Political macarons, new record for rosé and fight against processionary erupts

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A look back at a quiet week in which the schools have begun and many parents as well as grandfathers and grandmothers finally came to rest. The first Sunday in March was ‘old school’ busy and fun on the beaches. Young and old are cycling, running, skating or strolling along the sea. Spring seems to be started, the temperature runs all week up to 16-18 degrees. Only Saturday it rained all day and our garden furniture flew in all directions. Unfortunately, these strong winds did not kept a fifty women from Menton to go para-gliding; you know, hanging under a square parachute and then landing right on a lawn. Unfortunately, the sporty woman collapsed by the strong wind against the rocks of Roquebrune Cap Martin and did not survive the fall.

Political macarons, new record for rosé and fight against processionary erupts

In politics you can see a fall coming; such as those of Fillon. He demonstrated this week how to be true elite. Despite an investigation into salary fraud with EU money and the departure of almost all of his executives, he believes in his victory and calls a conspiracy is going on. Emmanuel Macron is a smarter guy. With his movement “En Marche” he promises everything you want to hear; such as legal marijuana, taxation on robots and this week he wants to abolish the French ‘tax d’habitation’. That sounds like an unrealistic lie and that’s true. But French people likes to be fooled, and no one thinks: ‘How will France pay all of this?’ Not from economic growth; which is only 1.2%. Mr. Macron is therefor called by his opponents Mr. Macaron, the yummy cookies that everybody likes.

The political lords are making themselves uncredible at every level. The mayor of La Gaude, the village near Nice Côte d’Azur handed the key over from his city because he must appear before the court for income tax evasion. French elite believe in their own story; and that they are put above the law and the ordinary people. Yet, this law is badly needed as even normal people tend to break that law.

You probably remember the attack on the Promenade des Anglais. More than 1,000 people (out of 2,500) received compensation of tens of thousands of euros from a special fund for the victims. A couple from Antibes listed themselves as a victim, hoping to earn a little extra. The fund paid 60,000 euros until an alert officer discovered that these people got also listed as a victim in the terrorist attack in Paris. The judge sentenced the couple promptly to six years imprisonment and repayment of the money.

French judges apparently like the number six; a car thief this week in Grasse was also sentenced to six years in prison. The man responded to an ad on Le Bon Coin. On the spot he threatened the owner of the car with a knife and took the car away. It is clear: in France we have a high zero-tolerance policy; we do like this ourselves, especially against processionary caterpillars. This, as polonaise lovers disguised hairy caterpillars shuffle as a long trunk in the garden or on the terrace and pose a serious danger to the respiratory tract of humans and animals. We have the first string of processionary caterpillars therefore doused and burned mercilessly with gasoline. Pathetic yes. But it is our garden and they had no valid papers. Plus, we need security above all.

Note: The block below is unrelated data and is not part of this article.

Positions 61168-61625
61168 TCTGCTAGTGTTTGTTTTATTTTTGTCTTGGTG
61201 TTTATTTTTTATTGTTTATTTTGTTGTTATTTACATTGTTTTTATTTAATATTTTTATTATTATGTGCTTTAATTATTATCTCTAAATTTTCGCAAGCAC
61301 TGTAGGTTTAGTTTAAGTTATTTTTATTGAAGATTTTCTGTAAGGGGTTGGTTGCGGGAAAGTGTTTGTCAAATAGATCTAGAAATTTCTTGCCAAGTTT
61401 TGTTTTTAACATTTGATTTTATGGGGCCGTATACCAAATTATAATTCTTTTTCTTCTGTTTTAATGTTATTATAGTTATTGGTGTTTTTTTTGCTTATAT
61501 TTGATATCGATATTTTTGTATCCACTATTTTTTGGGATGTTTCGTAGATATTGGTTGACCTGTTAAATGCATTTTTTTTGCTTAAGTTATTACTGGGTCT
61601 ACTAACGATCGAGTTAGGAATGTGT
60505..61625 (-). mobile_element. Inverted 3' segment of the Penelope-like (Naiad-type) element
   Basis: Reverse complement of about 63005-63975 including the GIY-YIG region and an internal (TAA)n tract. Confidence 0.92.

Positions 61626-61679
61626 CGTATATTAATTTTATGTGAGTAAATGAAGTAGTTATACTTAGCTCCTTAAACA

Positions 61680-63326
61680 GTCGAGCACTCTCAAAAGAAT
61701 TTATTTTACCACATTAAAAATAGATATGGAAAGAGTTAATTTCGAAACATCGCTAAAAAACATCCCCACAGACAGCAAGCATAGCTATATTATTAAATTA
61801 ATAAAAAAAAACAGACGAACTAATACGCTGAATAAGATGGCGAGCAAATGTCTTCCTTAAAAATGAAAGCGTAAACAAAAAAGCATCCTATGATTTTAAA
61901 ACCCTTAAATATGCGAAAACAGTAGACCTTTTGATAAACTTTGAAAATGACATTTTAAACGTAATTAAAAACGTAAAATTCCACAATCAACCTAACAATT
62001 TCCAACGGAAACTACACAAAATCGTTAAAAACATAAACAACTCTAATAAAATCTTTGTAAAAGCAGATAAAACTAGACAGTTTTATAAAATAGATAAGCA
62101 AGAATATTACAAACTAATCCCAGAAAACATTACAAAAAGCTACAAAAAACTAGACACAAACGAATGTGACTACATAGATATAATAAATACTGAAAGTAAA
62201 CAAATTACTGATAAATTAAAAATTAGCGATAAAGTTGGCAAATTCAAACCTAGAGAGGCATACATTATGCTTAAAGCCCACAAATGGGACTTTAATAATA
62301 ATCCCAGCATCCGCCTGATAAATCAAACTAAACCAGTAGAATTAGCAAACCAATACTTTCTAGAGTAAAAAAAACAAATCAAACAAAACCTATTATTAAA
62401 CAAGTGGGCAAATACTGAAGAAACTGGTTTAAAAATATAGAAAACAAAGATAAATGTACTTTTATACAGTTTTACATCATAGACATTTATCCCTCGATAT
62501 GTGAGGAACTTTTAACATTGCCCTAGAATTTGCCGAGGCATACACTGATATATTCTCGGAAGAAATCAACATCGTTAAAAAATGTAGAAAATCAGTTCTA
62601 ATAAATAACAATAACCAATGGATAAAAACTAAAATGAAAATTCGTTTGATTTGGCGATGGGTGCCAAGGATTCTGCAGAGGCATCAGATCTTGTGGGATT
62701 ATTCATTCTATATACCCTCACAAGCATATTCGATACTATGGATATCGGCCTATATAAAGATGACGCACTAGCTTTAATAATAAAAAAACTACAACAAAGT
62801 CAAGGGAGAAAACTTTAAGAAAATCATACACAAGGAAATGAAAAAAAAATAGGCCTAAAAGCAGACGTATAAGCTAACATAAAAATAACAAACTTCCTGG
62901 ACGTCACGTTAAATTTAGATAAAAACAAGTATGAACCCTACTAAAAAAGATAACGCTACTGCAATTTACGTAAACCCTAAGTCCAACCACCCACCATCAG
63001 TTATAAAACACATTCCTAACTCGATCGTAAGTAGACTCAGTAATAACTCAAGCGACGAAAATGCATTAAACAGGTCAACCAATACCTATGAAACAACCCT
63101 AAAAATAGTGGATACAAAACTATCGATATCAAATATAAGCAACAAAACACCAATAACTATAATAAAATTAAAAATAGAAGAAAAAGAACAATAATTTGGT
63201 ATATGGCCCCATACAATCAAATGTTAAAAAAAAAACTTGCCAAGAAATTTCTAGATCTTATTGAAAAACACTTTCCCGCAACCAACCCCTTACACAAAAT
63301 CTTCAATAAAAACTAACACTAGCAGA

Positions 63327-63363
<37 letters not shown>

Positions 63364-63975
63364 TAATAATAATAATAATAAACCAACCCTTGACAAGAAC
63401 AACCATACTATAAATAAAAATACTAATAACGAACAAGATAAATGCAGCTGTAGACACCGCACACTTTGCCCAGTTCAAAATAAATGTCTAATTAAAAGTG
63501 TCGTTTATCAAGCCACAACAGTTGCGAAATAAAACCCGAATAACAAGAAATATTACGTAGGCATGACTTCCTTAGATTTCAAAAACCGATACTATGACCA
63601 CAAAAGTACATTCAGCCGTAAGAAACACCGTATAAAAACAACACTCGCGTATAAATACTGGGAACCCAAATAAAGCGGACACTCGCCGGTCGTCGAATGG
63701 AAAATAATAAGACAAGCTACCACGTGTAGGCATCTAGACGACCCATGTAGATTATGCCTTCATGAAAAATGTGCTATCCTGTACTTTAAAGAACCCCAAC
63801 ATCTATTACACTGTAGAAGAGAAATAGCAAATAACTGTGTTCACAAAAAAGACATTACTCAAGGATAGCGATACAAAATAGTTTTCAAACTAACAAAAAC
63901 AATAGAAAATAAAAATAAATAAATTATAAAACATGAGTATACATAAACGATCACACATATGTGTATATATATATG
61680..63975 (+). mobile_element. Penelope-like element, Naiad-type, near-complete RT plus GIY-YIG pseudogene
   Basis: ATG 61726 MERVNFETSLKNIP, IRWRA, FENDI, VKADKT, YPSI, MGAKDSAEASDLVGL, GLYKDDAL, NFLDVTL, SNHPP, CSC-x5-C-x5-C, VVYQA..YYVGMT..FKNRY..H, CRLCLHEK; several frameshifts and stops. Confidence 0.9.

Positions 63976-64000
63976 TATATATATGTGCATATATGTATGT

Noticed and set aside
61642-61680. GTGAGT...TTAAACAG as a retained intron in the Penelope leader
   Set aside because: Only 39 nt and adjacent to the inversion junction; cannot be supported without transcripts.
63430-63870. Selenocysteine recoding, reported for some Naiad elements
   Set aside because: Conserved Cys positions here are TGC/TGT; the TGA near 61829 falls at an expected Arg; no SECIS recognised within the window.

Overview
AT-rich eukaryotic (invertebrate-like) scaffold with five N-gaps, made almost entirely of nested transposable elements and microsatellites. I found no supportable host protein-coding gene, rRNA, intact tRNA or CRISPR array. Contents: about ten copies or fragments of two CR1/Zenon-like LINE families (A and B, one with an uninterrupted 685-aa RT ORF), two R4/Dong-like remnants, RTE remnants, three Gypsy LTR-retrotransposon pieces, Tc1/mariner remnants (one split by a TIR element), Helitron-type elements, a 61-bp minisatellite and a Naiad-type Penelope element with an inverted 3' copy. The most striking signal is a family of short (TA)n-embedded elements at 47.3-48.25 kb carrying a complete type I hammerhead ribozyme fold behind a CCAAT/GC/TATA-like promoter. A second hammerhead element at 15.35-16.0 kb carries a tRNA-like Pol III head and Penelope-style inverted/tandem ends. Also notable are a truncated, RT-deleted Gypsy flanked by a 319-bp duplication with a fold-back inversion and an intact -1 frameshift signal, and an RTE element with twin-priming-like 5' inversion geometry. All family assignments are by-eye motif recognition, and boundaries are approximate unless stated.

As a new security measure was installed at the French police. They must record all interrogations and detentions with a video to prove that they comply with the law. So if you are stopped over in your car, that call is being filmed. Let’s hope you have not had too much alcohol in your head, celebrating last exceptional rosé year. It was announced that the Provence sold 23% more of rosé wine in 2016 with a total value of 1.44 billion euros. Perhaps this can be used to pay the “tax habitation’. That would be fair; a notorious wine lover can drink his own tax credit.

Meanwhile, Marine Le Pen continues to score high in the polls; helped by incidents like this. A French Christian schoolteacher was suspended in the middle of France because he read passages from the Bible to nine and ten year old children in his class. Some kids complained about it to their parents; a petition followed where parents demanded that their children were not exposed to such ‘a book full of lies’. Despite the fact that it is a public school here, the parents succeeded in suspending the teacher.

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About The Author
Ab Kuijer

Born and raised in Amsterdam, living on the Côte d'Azur since 2006 and happy with Jo. Former journalist/producer for radio, tv and magazines. Writes daily content for B2B clients. Stepped with Living on the Côte d'Azur in the opportunity gap called SERVICE.Buying a house in the South of France? Contact Ab and Jo for a fast and professional guidance and start the search for your dream house on the Côte d’Azur!

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